The Value of Index Funds

What Are Index Funds

Index funds are portfolios of assets designed to match the movement of a particular financial market or index. The Vanguard 500 index fund for example, the first index fund invented by John Bogle in 1975, invests in the 500 stocks included in the S&P 500 Index. Because index funds are designed to match an index, returns will not beat the return of the index. However, index funds are highly likely to beat individual investors and managed funds, and their lower fees make them a better investment in the majority of cases. Regarding index funds beating managed mutual funds, Bogle wrote:

    "I projected the costs of managing an index fund to be 0.3% per year in operating expenses and 0.2% per year in transaction costs. Since fund annual costs at that time appeared to be about 2.0%, I concluded that an index fund should reasonably be expected to provide an annual return of +1.5% above a managed fund."

Since the inception of Bogle's Vanguard 500, index funds have beaten managed funds by significantly more than 1.5%. The primary reasons for the better performance of index funds compared to managers who are able to do as well as the index (which is rare), are the lower fees and transaction costs of the index funds.

Tracking the Index vs. Picking and Choosing

Managed mutual funds involve a manager who picks and chooses stocks or assets based on speculation. Because no one can predict the future with a high degree of accuracy, much less consistency, index funds beat managed funds 90% of the time. Even if a fund manager is able to beat the index in any given year, over the long term the fact that index funds do far better will make them more profitable in the vast majority of cases.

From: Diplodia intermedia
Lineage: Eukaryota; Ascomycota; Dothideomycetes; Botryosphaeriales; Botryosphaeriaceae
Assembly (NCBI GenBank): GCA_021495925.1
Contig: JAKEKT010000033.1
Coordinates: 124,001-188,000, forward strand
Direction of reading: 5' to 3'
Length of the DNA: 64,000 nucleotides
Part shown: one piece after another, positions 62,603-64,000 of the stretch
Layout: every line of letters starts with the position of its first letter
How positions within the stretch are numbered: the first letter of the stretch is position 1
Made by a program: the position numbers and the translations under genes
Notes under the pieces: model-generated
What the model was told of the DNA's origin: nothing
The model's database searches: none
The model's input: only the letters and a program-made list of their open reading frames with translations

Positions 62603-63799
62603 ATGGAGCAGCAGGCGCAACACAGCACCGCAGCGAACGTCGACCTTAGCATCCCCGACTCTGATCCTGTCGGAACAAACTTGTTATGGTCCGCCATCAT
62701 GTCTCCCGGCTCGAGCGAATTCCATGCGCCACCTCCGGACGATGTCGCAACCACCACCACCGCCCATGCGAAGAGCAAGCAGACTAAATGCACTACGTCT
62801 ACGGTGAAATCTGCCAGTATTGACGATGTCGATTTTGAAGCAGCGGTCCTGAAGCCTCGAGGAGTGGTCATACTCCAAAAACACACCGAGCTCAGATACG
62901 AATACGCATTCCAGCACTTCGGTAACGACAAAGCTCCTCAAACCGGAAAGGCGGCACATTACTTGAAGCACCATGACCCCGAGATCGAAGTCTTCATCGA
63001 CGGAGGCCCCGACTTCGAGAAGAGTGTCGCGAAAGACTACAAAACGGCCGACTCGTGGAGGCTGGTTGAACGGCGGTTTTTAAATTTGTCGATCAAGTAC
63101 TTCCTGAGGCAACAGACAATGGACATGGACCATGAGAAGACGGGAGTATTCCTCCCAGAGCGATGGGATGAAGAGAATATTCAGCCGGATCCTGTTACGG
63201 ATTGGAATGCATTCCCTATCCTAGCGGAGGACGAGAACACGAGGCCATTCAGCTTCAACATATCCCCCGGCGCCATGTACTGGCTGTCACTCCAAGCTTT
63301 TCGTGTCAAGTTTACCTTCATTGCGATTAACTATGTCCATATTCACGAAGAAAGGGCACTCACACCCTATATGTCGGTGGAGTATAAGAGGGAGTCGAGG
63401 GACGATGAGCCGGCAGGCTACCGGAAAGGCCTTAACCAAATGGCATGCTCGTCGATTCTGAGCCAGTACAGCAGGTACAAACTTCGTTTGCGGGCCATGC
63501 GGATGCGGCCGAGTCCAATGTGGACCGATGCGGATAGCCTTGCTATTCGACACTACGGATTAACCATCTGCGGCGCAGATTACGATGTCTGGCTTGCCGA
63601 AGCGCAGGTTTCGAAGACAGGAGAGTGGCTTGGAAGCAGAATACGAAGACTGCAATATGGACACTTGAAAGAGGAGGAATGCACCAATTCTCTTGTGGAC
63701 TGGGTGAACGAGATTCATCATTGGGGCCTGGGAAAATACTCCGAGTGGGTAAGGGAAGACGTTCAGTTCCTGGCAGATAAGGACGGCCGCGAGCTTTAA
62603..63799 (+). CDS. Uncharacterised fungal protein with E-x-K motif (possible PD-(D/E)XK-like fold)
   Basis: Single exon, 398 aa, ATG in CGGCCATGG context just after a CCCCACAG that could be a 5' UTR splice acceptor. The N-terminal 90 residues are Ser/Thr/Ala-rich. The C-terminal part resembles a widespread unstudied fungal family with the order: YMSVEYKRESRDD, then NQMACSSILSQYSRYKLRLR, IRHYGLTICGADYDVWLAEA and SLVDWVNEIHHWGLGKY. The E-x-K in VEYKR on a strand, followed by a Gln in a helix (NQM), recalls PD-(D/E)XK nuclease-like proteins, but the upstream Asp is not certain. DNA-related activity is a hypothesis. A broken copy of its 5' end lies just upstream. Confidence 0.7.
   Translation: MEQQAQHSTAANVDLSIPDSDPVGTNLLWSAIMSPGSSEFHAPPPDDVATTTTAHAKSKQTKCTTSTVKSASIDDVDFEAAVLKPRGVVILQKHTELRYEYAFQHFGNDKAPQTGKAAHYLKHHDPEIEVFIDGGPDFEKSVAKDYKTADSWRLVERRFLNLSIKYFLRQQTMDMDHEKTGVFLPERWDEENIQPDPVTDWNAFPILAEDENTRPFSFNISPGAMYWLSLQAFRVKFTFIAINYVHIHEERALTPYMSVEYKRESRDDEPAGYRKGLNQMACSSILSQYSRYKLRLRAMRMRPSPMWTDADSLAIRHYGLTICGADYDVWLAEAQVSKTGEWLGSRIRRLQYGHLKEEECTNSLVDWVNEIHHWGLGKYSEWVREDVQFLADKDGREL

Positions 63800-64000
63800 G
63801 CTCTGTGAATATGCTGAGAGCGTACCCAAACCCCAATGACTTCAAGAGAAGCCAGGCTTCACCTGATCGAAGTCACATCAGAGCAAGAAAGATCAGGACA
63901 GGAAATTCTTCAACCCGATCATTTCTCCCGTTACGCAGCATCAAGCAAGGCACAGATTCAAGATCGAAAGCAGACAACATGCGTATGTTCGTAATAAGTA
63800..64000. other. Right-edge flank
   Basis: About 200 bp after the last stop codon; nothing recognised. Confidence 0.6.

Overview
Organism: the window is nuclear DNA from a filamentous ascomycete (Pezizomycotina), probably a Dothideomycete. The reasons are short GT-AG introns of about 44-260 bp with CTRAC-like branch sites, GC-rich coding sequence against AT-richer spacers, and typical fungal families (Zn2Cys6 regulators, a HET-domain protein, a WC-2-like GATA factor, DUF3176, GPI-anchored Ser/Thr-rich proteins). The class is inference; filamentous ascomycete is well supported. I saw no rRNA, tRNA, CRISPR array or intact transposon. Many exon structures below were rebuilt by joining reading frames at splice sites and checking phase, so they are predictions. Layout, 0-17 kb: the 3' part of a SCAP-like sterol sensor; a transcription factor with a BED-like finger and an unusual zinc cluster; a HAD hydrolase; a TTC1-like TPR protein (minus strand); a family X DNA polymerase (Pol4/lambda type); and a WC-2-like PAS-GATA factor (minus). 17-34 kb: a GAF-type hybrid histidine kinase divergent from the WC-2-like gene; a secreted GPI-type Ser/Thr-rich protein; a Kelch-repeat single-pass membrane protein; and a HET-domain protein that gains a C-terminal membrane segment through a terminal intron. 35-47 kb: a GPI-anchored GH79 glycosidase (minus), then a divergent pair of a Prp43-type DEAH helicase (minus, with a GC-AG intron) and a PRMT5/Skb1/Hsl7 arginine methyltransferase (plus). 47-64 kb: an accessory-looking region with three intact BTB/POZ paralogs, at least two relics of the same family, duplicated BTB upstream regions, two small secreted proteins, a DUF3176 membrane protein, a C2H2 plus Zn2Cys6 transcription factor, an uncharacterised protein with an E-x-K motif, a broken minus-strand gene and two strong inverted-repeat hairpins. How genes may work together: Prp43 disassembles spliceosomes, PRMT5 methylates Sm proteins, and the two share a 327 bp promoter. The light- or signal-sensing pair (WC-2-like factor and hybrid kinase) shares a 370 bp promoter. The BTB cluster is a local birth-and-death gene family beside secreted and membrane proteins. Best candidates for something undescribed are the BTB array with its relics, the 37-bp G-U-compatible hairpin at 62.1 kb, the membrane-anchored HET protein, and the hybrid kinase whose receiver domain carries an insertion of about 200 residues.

Savings From Lower Fees

Because managed funds require a manager to pick and choose assets, there will be fees associated with this activity. Not only are there fees due to the fund manager, but also fees incurred when buying and selling throughout the year. While these fees may only amount to a couple of percentage points, 2% is a very big difference in investment gains. Even if a managed fun were to outperform the index by 2% (which is highly unlikely), the fees would eat up the gains.

Less Stress with Index Fund Investing

Index fund investing is simple. There's no need or benefit to looking at your investments on a daily basis, and no need to constantly move money from one place to another. Studies have shown that the more people think about money the less happy they are, and also that people focus more on losses than on gains. Index funds allow you to spend less time managing your money, lead to less stress from obsessing about your investments, and will very likely provide you with a greater return.

Why All the Press on Managed Funds?

Index funds are boring. They simply track the index with maximal diversity and minimal fees. There's not that much to write or say about them. Managed funds on the other hand always involve winners and losers, and in any given period there are better and worse managed funs that make great stories. Additionally, fund managers have more to gain by promoting their particular funds. So you're more likely to read or hear about managed funds, and see article on mutual funds you must have. Don't fall for it!

Additional Diversification

Just because index funds track a particular index doesn't mean you should invest in only one. Diversification is the key to success, and you're likely to do better with a diversified mix of index funds encompassing not only stocks, but also commodities and real state.